Take the 2-minute tour ×
Stack Overflow is a question and answer site for professional and enthusiast programmers. It's 100% free, no registration required.

Is there a native implementation of JSON in Windows that I can call from C? If not, what about .NET or C#? Or what if any library or implementation do people use when they wish to use JSON in a Windows app?

share|improve this question

2 Answers 2

up vote 2 down vote accepted

Yes, there is a built-in Windows JSON parser: http://msdn.microsoft.com/en-us/library/system.web.script.serialization.javascriptserializer.aspx

It can be called from a native language using the .NET interop facilities (COM Callable Wrapper), which may be more work for you than a truly native library, as first answer suggests.

share|improve this answer
1  
How do you use that from C? –  David Heffernan May 3 '13 at 22:23
    
Sorry - let me clarify ("native" being overloaded). There is a managed .NET JSON parser that is part of the native Windows distro, which can be accessed from C using interop (CCW). –  Scott Jones May 3 '13 at 22:25
1  
You'll see that I have reverted the question back to the form it was in 2 years ago when I answered it. If @hippietrail wants to ask a different question then that different question would be a fit for your answer. –  David Heffernan May 3 '13 at 22:27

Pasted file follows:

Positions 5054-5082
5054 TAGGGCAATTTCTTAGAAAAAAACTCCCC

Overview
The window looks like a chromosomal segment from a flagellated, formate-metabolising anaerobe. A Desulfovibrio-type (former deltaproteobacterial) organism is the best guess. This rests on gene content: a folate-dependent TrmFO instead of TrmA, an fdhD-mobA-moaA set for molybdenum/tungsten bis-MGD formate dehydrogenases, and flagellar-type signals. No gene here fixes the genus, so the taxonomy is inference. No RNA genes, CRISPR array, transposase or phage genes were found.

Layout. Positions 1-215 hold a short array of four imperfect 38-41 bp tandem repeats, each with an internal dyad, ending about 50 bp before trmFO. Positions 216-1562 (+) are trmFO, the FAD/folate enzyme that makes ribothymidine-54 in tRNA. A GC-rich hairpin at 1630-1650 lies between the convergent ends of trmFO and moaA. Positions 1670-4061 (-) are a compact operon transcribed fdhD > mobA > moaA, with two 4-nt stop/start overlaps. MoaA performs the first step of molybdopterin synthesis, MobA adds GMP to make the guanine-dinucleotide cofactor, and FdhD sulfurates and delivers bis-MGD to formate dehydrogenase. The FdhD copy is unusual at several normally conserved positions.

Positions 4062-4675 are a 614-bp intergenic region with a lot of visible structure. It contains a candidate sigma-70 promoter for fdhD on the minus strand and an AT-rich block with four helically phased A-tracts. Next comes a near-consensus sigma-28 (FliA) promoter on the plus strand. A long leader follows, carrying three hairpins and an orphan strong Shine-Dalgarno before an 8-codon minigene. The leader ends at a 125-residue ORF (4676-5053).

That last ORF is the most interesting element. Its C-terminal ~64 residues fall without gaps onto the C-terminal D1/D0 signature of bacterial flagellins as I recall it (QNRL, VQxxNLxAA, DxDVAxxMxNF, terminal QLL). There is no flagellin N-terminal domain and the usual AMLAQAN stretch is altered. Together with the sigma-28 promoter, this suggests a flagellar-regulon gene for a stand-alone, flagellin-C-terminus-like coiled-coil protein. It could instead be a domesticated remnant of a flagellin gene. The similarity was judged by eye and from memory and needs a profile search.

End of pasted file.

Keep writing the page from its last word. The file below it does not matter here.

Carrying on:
@DavidHeffernan I see, yes a bit confusing –  Scott Jones May 3 '13 at 22:29
    
Anyway, +1 for you answer! –  David Heffernan May 3 '13 at 22:31

There is a long list of such things on the JSON homepage. Take your pick.

share|improve this answer
    
Ah so no native API then. This will have to do (-: –  hippietrail Mar 29 '11 at 5:55
    
I'm pretty sure there is something native now but that it's pretty new, maybe Windows 8/RT only? I don't have either OS at this point ... –  hippietrail May 3 '13 at 22:16
    
Please don't change a two year old question to ask something completely different that makes an accepted answer look stupid. I reverted the question to the form that I answered two years ago. If you want to ask a different question, just ask a new question. –  David Heffernan May 3 '13 at 22:28

Your Answer

 
discard

By posting your answer, you agree to the privacy policy and terms of service.

Not the answer you're looking for? Browse other questions tagged or ask your own question.